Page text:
Did you know that there are thousands upon thousands of homeless people that are living underground beneath the streets of major U.S. cities? It is happening in Las Vegas, it is happening in New York City and it is even happening in Kansas City. As the economy crumbles, poverty in the United States is absolutely exploding and so is homelessness. In addition to the thousands of "tunnel people" living under the streets of America, there are also thousands that are living in tent cities, there are tens of thousands that are living in their vehicles and there are more than a million public school children that do not have a home to go back to at night. The federal government tells us that the recession "is over" and that "things are getting better", and yet poverty and homelessness in this country continue to rise with no end in sight. So what in the world are things going to look like when the next economic crisis hits?
Judging by the stock markets the last two weeks have been one of the best periods ever but the reality - hidden behind a smoke-screen of central bank liquidity and jawboning mirrors is dire. The last ten days have seen miss-after-miss in macro economic data - in fact this is the biggest plunge in macro data in 10 months. Despite the stock market's exuberance (at all-time highs), macro data has rolled over dramatically to 4-month lows. Of the major economic data points we have missed 18 of the last 20. With sentiment sagging, GDP revising lower, and earnings season disappointing, we can only imagine the BTFD opportunities that await.
Update, and sure enough: PANICOS DEMETRIADES SAYS CYPRUS CENTRAL BANK INDEPENDENCE UNDER ATTACK. As a reminder, Panicos hold the now obsolete position of head of the Cyprus Central Bank.
As was noted two days ago (so certainly not the news catalyst for today's gold sell off as some are trying to make it appear) as part of its bailout expansion by 35%, Cyprus announced, then refuted, then re-admitted, it would need to fund a portion of the incremental €7 billion in cash demands by selling €400 million, or nearly all 13.9 tons, of its central bank gold. Today, we learn that this demand came from none other than the head of the ECB Mario Draghi. Bloomberg reports: "European Central Bank President Mario Draghi said the profits of any gold sales by the Cypriot central bank must be used to cover losses it may sustain from emergency loans to Cypriot commercial banks."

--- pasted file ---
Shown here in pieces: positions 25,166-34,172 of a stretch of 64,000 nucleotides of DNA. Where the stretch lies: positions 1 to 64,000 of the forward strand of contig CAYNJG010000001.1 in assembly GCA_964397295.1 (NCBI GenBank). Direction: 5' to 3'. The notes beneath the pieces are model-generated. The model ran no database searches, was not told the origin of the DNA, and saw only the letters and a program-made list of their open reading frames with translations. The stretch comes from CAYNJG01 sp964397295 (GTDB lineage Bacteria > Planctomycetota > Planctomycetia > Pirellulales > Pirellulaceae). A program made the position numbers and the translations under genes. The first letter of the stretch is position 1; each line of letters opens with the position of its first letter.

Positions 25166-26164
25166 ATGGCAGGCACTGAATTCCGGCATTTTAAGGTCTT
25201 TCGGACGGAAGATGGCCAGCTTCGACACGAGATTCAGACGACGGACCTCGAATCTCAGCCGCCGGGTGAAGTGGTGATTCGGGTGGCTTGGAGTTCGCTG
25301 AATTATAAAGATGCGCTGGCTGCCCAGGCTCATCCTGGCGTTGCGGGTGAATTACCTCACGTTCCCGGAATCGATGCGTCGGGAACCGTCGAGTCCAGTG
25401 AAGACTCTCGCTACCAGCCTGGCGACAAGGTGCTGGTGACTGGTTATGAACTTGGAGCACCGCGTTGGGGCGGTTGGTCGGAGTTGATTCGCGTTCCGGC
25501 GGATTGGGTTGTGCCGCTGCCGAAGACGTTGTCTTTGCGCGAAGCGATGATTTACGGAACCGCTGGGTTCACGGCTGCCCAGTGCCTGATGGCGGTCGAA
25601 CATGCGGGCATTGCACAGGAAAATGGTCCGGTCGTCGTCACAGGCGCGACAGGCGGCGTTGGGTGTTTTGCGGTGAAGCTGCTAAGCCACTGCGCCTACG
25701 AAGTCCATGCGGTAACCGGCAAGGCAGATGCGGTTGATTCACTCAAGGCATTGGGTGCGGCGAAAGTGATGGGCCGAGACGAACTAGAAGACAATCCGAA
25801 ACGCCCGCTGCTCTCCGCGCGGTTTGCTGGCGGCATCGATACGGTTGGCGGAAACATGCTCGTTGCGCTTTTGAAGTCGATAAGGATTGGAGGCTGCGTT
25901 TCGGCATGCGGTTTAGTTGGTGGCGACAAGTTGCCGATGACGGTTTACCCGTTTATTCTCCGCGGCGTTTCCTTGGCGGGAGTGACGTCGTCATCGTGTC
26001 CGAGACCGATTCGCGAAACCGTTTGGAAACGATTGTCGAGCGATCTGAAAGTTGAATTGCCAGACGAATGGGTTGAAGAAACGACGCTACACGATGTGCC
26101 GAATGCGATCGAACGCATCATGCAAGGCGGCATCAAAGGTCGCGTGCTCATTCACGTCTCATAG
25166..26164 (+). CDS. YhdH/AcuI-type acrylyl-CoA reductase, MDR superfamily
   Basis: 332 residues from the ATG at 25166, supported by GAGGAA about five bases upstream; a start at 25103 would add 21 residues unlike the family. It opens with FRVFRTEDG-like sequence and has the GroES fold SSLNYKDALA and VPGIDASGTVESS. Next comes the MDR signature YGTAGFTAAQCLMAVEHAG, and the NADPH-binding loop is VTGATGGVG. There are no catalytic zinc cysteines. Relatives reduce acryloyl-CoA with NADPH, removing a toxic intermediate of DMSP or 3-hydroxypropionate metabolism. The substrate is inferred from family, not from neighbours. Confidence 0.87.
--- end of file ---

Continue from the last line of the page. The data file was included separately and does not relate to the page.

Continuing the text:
Japanese bond volatility appears to have crossed the Rubicon. As we noted here, the Japanese Ministry of Finance warned that a rise in JGB volatility could cause a significant sell-off in JGBs (since banks will be hampered by their VaR models-driven risk limits, which have literally gone off the charts in recent days, and be forced to reduce holdings to meet those risk limits). It seems however, that since the BoJ is set to buy more JGBs than will be issued in the next several years as noted yesterday, that financial institutions are chosing to live with the record vol noted previously, opting to raise cash buffers and liquidity reserves instead of selling bonds in order to meet surging margin demands on their JGB holdings. The synchronicity between the price of gold (and other commodities) and the volatility of Japanese bonds makes this risk-driven perspective very clear. This leaves the question, what happens when the Japanese (or in fact global - since front-running the BoJ has been a big winner until a week ago) banks run out of 'other' assets to sell and their VaR models continue to demand more capital in reserve?